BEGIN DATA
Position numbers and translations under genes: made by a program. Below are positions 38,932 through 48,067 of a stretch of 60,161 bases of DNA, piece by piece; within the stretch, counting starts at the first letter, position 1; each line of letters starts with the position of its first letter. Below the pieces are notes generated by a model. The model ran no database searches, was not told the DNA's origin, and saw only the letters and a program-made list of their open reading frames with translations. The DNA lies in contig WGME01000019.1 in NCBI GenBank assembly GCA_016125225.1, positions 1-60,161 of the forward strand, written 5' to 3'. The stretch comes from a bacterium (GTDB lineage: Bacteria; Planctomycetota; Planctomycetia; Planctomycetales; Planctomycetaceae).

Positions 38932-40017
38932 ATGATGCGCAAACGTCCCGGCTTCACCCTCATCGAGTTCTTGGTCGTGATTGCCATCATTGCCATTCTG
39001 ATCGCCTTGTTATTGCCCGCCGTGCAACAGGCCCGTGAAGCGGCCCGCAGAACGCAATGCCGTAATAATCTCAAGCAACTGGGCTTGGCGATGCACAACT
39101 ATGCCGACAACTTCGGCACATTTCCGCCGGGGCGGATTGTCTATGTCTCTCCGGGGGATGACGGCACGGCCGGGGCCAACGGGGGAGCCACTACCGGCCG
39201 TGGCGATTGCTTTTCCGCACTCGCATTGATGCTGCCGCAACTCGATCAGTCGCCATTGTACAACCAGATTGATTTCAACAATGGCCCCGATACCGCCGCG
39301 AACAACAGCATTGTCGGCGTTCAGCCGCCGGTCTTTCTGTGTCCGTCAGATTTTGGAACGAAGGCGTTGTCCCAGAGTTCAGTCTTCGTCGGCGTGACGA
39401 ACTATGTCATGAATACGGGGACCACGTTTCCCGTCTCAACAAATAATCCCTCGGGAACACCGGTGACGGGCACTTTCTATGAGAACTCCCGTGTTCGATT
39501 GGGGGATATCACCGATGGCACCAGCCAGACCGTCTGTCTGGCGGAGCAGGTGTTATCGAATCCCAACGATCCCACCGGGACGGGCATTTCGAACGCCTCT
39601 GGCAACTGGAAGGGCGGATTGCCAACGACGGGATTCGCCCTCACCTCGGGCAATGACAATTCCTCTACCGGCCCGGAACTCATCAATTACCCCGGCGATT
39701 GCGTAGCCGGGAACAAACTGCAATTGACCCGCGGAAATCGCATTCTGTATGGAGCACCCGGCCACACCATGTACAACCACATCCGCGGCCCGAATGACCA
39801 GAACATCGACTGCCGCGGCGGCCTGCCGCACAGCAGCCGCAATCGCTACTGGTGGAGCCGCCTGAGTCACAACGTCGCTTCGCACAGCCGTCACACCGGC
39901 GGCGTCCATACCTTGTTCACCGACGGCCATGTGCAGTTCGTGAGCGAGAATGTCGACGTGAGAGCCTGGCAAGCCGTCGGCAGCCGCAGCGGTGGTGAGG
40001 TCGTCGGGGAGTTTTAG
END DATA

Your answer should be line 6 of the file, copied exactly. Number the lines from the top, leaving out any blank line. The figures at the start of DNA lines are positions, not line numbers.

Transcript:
39201 TGGCGATTGCTTTTCCGCACTCGCATTGATGCTGCCGCAACTCGATCAGTCGCCATTGTACAACCAGATTGATTTCAACAATGGCCCCGATACCGCCGCG